2. What has the regulated community done to comply with the Rule and [prohibited transaction exemptions] to date, particularly including the period since the June 9, 2017 applicability date? Are there market innovations that the Department should be aware of?
  3. Do the Rule and [prohibited transaction exemptions] appropriately balance the interests of consumers in receiving broad-based investment advice while protecting them from conflicts of interest?
  4. To what extent do the incremental costs of the additional exemption conditions (those that become effective on January 1) exceed the associated benefits and what are those costs and benefits? Are there better alternative approaches?
  5. What is the likely impact on advisers’ and firms’ compliance incentives if the Department eliminated or substantially altered the contract requirement for IRAs? What should be changed?
  6. What is the likely impact on adviser’ and firms’ compliance incentives if the Department eliminated or substantially altered the warranty requirements? What should be changed?
  7. Would mutual fund clean shares allow distributing financial institutions to develop policies and procedures that avoid compensation incentives to recommend one mutual fund over another? If not, why? What legal or practical impediments do financial institutions face in adding clean shares to their product offerings? How long is it anticipated to take for mutual fund providers to develop clean shares and for distributing financial institutions to offer them, including the time required to develop policies and procedures that take clean shares into account?
  8. How would advisers be compensated for selling fee-based annuities?
  9. Are there other innovations that hold similar potential to mitigate conflicts and increase transparency for consumers? Do these or other innovations create an opportunity for a more streamlined exemption?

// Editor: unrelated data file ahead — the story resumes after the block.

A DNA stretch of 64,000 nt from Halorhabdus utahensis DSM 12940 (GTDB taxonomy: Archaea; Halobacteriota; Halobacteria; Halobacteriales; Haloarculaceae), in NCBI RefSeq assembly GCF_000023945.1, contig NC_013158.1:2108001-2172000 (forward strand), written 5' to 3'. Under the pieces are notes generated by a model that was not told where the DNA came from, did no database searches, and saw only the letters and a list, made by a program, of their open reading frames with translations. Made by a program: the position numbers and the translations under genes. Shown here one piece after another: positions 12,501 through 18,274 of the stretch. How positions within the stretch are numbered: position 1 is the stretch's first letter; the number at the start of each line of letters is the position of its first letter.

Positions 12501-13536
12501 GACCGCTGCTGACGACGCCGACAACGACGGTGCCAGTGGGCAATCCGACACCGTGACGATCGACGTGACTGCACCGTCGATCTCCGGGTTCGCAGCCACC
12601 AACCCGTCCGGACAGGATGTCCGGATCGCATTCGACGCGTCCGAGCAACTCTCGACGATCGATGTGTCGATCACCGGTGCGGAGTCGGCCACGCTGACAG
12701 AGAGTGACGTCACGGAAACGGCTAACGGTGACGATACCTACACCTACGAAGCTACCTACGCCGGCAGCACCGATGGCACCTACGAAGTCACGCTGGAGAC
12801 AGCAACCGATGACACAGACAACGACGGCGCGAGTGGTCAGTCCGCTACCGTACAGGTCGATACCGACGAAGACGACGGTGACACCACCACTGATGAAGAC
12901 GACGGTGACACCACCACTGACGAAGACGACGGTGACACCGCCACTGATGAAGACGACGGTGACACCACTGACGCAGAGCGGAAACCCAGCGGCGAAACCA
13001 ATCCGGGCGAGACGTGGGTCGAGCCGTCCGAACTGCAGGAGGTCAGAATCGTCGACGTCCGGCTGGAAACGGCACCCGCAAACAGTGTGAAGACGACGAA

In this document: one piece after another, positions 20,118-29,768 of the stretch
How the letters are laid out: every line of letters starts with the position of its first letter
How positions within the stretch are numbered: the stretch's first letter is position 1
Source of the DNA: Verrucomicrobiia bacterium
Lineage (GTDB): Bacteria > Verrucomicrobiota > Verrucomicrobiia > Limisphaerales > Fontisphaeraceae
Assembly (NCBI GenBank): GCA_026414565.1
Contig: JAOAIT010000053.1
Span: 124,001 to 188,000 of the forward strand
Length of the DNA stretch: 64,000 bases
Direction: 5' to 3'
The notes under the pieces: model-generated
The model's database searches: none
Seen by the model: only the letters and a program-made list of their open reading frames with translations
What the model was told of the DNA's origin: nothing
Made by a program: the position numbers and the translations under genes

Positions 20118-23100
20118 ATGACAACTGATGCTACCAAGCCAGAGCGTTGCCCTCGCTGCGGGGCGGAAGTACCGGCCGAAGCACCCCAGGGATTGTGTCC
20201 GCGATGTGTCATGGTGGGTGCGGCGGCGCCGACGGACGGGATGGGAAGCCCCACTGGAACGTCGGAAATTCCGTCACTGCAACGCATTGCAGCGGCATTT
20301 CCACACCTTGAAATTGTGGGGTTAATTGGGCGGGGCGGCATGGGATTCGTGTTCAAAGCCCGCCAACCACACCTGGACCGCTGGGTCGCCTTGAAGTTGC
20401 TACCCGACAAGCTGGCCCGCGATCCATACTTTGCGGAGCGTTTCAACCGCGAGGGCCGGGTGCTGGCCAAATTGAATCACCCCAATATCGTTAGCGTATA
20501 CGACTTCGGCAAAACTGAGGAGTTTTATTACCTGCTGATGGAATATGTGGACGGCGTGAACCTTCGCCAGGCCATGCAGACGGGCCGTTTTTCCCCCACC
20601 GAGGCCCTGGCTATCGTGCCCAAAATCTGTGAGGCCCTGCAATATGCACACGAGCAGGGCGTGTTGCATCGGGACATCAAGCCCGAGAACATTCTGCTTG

10. Could the Department base a streamlined exemption on a model set of policies and procedures, including policies and procedures suggested by firms to the Department?
  11. If the [SEC] or other regulators were to adopt updated standards of conduct applicable to the provision of investment advice to retail investors, could a streamlined exemption or other change be developed for advisers that comply with or are subject to those standards?
  12. Are there ways in which the Principal Transactions exemption could be revised or expanded to better serve investor interests and provide market flexibility?
  13. Are there ways to simplify the BIC exemption disclosures or to focus the investor’s attention on a few key issues, subject to more complete disclosure upon request?
  14. Should recommendations to make or increase contributions to a plan or IRA be expressly excluded from the definition of investment advice?
  15. Should there be an amendment to the Rule or streamlined exemption for particular classes of investment transactions involving bank deposit products and HSAs?
  16. To what extent are firms and advisers relying on the existing grandfather provision? Has the provision affected the availability of advice to investors?
  17. If the Department provided an exemption for insurance intermediaries to serve as financial institutions under the BIC exemption, would this facilitate advice regarding all types of annuities?
  18. To the extent changes would be helpful, what are those changes and what are the issues best addressed by changes to the Rule or by providing additional relief through a prohibited transactions exemption?